Cristina M. Lipan's answer It depends if you're receiving SSD (Title II) or SSI (Title XVI). Title II is based on your work history and that you paid into the system (like an insurance program). Under Title II, your income/assets are not relevant. The only income that is considered is if you've received other public benefits (workers comp, public assistance), then you would need to tell them. If you were approved under Title XVI, there are limits to the amount of income/assets you can have, so you may lose that, since it...
Gregory L Abbott's answer Assuming you can prove it, and it occurred in Oregon, your daughter simply needs to review everything in detail with a landlord-tenant attorney who practices in the same geographic area as the rental. Good luck.
Lana V. Elliott's answer Unfortunately,being an international student and having a social security card are not sufficient, on their own, grounds to apply for Green Card. There should be family, business, investment, or other relationship that would be a basis for a legal permanent residence (Green Card). I would recommend you to consult with an immigration attorney in your area to discuss your options and potential venues for obtaining Green Card.
T. J. Jesky's answer Generally this card (not valid for employment) is usually issued to students/immigrant visa holders since they cannot directly use this card to work freely in the United States without obeying the visa constraints.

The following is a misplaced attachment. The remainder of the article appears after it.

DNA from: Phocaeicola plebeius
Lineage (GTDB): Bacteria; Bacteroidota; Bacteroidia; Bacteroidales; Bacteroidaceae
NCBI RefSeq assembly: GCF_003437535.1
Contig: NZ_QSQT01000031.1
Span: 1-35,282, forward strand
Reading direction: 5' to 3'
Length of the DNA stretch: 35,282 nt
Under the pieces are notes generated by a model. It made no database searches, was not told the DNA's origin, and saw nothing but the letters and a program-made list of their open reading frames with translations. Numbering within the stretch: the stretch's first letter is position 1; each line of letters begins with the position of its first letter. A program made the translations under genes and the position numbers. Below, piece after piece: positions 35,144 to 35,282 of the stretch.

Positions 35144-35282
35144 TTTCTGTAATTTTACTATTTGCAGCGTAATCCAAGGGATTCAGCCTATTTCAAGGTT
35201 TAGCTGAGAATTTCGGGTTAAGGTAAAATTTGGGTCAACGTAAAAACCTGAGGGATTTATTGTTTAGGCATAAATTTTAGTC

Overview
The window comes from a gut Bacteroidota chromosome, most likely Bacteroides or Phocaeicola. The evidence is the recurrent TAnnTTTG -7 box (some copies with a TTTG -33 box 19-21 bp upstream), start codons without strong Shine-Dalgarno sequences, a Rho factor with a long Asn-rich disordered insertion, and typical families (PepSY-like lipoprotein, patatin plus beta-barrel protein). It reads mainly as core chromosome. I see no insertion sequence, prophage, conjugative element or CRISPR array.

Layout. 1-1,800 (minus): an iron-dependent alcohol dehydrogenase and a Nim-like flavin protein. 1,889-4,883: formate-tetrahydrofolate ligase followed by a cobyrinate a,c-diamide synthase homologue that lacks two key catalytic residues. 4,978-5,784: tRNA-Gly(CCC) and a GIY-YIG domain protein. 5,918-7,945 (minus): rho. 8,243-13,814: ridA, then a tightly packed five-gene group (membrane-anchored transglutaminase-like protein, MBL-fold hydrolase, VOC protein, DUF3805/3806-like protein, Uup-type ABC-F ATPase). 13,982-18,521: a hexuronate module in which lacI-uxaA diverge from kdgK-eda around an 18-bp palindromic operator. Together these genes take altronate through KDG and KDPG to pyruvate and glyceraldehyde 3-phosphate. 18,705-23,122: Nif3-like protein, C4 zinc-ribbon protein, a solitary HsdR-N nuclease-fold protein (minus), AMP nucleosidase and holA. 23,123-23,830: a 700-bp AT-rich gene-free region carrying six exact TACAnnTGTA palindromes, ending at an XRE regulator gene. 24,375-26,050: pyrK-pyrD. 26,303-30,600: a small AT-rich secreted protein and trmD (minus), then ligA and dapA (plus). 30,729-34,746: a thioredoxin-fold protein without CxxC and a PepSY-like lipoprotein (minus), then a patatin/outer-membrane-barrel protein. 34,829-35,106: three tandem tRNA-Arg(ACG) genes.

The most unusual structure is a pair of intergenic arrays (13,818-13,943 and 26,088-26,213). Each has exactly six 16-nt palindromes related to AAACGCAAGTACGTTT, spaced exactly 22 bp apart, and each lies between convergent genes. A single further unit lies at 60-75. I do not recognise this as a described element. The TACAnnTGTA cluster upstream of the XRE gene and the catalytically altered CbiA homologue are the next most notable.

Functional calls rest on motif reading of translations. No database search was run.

If the status of the card has not changed, i.e., still a student, it is likely the Social Security will issue a replacement. Stop by your local Social Security Office, they can best answer this question, based on your current status.
Jonathan David Warner's answer Under some circumstances, the answer is "yes" - but only with respect to child support, income taxes, criminal restitution, or Social Security overpayments. Give them a call and ask them about it - they'll at least be able to let you know to whom the debt is owed. There have been circumstances where I've been able to negotiate a release of the garnishment, based upon a debtor's financial hardship.
Consult with an attorney in your area regarding this matter.
Betsy Walits' answer If self represented, you’ll get a CD before your hearing. If represented, your Atty should be able to view the file at any time. SSA controls when people can/cannot view their file.
Barry W. Kaufman's answer Generally, under Florida law, SSI cannot be garnished. However, without knowing why the NY AG sued him and because a state agency is involved, and not a private creditor, the benefits may be able to taken by other means. He should contact his county legal aid office to see if he can get some legal advice there. Ignoring a lawsuit is never a good idea.
David Soble's answer Generally speaking a person who collects disability can own real estate. If you are speaking in terms of financing a property with a mortgage, then your disability income should be included in the income calculations, provided the disability is not temporary. So for financing purposes, disability income may not help you qualify to refinance or purchase a home.
Mark Oakley's answer She should not have any assets in her name or jointly with yours. You should establish a special needs trust to hold any assets you leave her in your will. That will protect the assets from disqualifying her from her benefits, while at the same time preserving the assets for her benefit and needs.
Mark A. Buterbaugh's answer More than likely you do not have current insured status. To be eligible for SSDI, you have to have enough work credits. Kind of like Unemployment. Check with your local SSA office and inquire with them what your 'date of last insured' is. For example, if your date of last insured is 3/31/2018, then the to be eligible for SSDI, you will have to be found disabled prior to 3/31/2018.
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